We envision a transformational partnership to promote advanced cyberinfrastructure capabilities on HBCU, HSI, TCU, and MSI campuses, with data; research computing; teaching; curriculum development and implementation; collaboration; and capacity-building connections among institutions.
We will learn and grow as a consortium; are dedicated to lifting all participating institutions by advancing cyberinfrastructure for research and education across diverse fields, disciplines, and communities; and will engage as full contributors to the global research and education community.
The consortium emerged from a National Science Foundation-funded pilot project that was awarded through Clemson University: NSF OAC #1659297 “CC* Cyber Team: Cyberinfrastructure Empowerment for Diverse Research, Scholarship, and Workforce Development (CI Empower).”
At the initial meeting that led to the coming together of the MS-CC, one of the participants raised the question, “how can I collaborate with others when I don’t even have two sticks to rub together on my campus?”
The response from the group was that they were all under-resourced and that there was even a history of some mistrust and competition among the HBCUs, HSIs, TCUs, and other MSIs. In this context, the further question that surfaced was whether it was possible that all of the institutions might be able to do together what they can’t do separately.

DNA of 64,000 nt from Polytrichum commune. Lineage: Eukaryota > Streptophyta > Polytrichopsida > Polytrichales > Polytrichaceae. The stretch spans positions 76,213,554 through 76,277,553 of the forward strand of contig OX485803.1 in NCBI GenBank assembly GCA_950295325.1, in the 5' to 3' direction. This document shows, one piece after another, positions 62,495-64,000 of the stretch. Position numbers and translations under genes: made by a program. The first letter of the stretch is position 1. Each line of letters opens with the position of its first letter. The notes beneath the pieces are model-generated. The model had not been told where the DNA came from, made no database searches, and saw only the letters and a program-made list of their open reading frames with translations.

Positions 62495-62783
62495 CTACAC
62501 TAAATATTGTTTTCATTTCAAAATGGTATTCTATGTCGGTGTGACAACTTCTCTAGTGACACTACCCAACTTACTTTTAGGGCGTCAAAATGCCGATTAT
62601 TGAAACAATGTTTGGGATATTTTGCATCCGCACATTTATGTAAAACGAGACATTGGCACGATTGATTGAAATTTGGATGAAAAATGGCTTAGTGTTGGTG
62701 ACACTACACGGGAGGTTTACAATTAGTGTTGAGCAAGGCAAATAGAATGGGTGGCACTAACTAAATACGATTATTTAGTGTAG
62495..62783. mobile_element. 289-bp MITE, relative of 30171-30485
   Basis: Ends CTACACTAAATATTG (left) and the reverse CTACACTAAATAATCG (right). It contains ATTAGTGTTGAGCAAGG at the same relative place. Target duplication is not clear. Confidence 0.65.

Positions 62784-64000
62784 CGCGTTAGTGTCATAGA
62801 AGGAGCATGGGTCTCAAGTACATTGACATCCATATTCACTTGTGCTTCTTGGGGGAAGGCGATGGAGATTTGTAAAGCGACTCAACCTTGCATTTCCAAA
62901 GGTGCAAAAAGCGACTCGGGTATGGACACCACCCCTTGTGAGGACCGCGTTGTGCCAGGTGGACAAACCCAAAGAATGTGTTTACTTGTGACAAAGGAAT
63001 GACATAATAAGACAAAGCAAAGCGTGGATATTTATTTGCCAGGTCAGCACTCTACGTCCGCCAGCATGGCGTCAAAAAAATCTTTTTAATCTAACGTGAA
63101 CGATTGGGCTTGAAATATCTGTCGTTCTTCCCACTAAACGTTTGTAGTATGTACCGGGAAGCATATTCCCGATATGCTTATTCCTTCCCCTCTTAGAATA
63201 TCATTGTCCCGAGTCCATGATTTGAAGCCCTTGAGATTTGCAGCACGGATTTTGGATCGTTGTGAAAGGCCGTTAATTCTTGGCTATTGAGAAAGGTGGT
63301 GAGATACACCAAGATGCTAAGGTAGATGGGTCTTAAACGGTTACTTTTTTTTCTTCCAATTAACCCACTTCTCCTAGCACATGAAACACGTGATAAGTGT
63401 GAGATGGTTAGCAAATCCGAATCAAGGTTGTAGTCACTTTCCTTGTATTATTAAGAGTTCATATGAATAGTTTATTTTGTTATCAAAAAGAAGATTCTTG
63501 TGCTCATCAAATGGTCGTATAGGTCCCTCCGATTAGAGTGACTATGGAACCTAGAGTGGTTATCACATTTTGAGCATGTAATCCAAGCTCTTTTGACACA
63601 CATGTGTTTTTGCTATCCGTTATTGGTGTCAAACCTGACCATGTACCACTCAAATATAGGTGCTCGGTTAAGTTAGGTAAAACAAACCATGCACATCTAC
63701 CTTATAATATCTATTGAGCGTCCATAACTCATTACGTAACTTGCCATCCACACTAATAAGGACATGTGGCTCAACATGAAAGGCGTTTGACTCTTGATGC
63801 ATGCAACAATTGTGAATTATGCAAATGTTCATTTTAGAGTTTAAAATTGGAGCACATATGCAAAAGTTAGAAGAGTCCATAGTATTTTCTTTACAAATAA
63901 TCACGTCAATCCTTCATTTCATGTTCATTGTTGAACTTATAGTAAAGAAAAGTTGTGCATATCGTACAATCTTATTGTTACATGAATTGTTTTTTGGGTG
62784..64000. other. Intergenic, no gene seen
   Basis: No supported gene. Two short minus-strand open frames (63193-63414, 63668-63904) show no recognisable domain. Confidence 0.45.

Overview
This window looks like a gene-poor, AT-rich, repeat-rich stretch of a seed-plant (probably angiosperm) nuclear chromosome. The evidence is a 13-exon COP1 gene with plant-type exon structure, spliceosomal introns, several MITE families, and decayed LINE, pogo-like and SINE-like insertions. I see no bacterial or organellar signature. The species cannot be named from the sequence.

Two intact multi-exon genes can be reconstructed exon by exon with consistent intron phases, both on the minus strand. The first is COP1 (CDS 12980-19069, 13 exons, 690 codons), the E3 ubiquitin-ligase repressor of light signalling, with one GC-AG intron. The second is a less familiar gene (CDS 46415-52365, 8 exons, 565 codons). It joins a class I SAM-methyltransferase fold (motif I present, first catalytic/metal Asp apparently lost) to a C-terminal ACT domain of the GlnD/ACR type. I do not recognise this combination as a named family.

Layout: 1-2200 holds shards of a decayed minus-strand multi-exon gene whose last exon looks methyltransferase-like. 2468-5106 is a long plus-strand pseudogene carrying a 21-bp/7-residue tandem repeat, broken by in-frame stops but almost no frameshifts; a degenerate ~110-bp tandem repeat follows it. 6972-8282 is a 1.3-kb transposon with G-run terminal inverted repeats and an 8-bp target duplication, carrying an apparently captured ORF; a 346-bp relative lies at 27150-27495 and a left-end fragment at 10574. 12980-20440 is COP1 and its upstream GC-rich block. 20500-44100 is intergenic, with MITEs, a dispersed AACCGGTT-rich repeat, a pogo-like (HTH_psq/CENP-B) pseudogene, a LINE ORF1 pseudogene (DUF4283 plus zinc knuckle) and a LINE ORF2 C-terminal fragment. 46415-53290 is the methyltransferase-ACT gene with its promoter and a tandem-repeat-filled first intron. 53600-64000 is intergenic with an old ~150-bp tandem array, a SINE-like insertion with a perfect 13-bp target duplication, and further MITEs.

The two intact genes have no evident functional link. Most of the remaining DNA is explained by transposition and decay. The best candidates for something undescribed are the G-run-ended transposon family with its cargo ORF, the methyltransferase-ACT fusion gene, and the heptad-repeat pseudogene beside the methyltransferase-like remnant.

This is the underlying motivation for the entire effort and speaks to the current gaps in the ecosystem. More specifically, there are no formal examples of these minority-serving institutions working together with respect to research computing cyberinfrastructure, support for PIs, career paths for CI professionals, and talent pipelines for students. As well, there is no formal mechanism for the community to effectively communicate its needs and opportunities with funding organizations.
Essentially, the current state across the minority-serving ecosystem is at a suboptimal equilibrium. With the catalyst of RCN support, it is possible to move to a higher energy state.
In September 2021, the MS-CC and Internet2 were awarded nearly $3 million by the National Science Foundation over two years to fund a Cyberinfrastructure Center of Excellence Pilot to advance the research cyberinfrastructure capabilities and support systems for HBCUs and TCUs (NSF OAC # 2137123).
While the initial focus of this grant is to advance cyberinfrastructure on campuses with definite needs through a partnership model, possibilities exist for additional opportunities to further expand the collaborations and support among other MSIs.